Working at a Japanese Arcade

I recently came across a video of somebody playing jubeat, and in the middle of playing, the employees shut off all the power to all of the games in the game center (or arcade, as we say in the US). While it would not be fun to be the guy in the middle of playing the game, I can understand the idea of wanting to close on time. Many people, of course, commented that the establishment should not have done that, and should have at least let him finish the game, etc. I liked one of the comments left by somebody who has worked at a game center, and he shares his experience. The comment was in Japanese, so I am simply translating what he wrote. You can view the original video here. The original comment is below. My translation in English precedes that. Hopefully I’ve done justice to the original commenter.

“In actuality, it’s not physically possible to call out to all remaining customers exactly 15 minutes prior [to closing]. There is a lot of work to do before closing time anyways. For game centers, in order to comply with the business hours, naturally the result is that closing the store becomes the priority.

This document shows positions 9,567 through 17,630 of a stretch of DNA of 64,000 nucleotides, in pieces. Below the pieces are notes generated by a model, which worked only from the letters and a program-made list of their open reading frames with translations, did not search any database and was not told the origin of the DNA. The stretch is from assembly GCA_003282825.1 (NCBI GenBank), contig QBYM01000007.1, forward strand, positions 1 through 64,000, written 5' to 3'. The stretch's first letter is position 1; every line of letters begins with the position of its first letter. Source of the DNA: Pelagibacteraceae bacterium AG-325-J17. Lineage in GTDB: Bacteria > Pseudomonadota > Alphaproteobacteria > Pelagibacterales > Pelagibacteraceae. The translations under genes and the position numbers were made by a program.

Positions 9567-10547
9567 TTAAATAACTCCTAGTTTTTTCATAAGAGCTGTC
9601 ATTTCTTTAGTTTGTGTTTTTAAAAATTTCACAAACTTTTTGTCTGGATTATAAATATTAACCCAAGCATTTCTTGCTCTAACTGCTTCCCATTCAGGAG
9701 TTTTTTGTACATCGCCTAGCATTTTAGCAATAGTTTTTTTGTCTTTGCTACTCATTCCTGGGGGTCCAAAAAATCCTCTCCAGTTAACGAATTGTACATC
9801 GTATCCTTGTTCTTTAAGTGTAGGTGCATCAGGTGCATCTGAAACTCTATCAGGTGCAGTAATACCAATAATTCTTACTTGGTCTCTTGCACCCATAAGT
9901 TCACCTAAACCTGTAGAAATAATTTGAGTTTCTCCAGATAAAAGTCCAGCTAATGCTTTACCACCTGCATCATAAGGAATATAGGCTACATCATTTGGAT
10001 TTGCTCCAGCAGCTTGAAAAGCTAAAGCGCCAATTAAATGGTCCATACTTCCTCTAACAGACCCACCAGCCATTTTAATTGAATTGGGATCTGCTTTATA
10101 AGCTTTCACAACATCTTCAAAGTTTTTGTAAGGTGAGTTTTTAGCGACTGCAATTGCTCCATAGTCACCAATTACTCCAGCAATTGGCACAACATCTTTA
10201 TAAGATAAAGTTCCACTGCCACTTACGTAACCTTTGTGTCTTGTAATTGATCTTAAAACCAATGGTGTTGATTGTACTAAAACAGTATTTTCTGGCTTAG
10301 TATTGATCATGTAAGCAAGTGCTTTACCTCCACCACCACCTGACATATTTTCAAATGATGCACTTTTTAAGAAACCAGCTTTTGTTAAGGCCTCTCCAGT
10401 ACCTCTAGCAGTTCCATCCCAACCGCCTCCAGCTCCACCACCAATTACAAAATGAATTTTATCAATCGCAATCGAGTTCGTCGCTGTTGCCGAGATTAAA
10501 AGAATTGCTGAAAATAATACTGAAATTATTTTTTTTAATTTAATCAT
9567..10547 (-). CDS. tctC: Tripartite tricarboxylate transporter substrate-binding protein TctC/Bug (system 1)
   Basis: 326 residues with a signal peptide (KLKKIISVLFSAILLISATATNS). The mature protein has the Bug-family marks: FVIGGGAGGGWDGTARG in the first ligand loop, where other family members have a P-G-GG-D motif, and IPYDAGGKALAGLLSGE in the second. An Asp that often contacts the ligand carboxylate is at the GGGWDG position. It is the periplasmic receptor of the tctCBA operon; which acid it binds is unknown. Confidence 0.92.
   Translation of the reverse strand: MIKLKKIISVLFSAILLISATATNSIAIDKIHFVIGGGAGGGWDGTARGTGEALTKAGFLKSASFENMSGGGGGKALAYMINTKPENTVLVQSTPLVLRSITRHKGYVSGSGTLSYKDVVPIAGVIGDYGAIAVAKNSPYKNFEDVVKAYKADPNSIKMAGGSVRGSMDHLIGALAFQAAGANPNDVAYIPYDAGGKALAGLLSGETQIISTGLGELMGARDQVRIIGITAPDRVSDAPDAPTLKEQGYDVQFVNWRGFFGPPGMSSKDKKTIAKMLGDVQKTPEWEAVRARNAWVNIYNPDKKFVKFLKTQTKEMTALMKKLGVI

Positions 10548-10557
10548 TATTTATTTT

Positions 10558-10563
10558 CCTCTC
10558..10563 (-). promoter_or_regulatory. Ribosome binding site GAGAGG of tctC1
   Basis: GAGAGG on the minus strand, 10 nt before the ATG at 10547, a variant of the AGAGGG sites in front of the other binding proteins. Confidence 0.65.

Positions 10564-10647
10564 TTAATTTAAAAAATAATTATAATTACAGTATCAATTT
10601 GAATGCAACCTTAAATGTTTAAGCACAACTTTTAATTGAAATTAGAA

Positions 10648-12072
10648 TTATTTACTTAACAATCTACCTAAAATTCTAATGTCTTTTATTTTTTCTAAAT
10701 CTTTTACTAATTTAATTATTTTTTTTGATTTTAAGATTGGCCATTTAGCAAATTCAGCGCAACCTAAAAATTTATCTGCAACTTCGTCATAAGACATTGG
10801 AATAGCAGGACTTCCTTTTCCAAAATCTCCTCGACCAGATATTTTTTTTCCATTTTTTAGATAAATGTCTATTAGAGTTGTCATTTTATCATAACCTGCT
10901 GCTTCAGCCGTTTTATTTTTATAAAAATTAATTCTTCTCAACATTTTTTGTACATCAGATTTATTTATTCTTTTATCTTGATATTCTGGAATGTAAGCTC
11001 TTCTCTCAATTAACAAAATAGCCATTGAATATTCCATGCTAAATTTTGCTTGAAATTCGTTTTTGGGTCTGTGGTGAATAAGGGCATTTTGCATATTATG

There are customers who play up until the last minute, and even if we say something to them, the reality is that there are many who ignore us. Seeing that these kinds of establishments have business hour formalities, we have no choice but to deal with the people who have so called this a ‘bad example’.

In the first place, there are people who think to say, ‘I am paying money to you, so I can still play this’; those people are wondering about those cases. Well, the establishment has various ‘house rules’, and to people who are not pretty much in accordance with those, we implement the measure of prohibiting them from entering [in the future]. Those are the people who, sooner or later, annoy other customers anyways.

Game centers are not playgrounds that you enjoy irrespective of others. If you don’t like that, then it’s better not to come.

Oh, and do I play up until closing time?

What matters is that I am aware that there is a chance that the power will be cut and a chance that I will be cautioned by an employee, and the like.”

I hopefully got that last sentence correct. Actually, I had a few working translations for the “playgrounds” sentence. Please leave comments for suggestions for this translation into English. Again, the original Japanese is available below. Thanks.